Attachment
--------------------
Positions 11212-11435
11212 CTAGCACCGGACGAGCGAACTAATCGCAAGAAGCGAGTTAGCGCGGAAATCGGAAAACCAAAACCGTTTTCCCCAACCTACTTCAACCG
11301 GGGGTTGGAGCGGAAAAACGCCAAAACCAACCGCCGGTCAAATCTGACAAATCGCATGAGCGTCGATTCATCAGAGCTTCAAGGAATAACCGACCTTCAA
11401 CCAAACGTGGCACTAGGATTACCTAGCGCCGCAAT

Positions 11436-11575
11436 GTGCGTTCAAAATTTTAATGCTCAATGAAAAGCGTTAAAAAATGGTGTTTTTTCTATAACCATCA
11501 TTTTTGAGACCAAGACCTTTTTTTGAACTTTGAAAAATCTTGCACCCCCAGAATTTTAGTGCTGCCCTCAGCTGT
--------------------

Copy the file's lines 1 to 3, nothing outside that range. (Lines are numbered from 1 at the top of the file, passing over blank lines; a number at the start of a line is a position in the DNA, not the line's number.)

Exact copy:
Positions 11212-11435
11212 CTAGCACCGGACGAGCGAACTAATCGCAAGAAGCGAGTTAGCGCGGAAATCGGAAAACCAAAACCGTTTTCCCCAACCTACTTCAACCG
11301 GGGGTTGGAGCGGAAAAACGCCAAAACCAACCGCCGGTCAAATCTGACAAATCGCATGAGCGTCGATTCATCAGAGCTTCAAGGAATAACCGACCTTCAA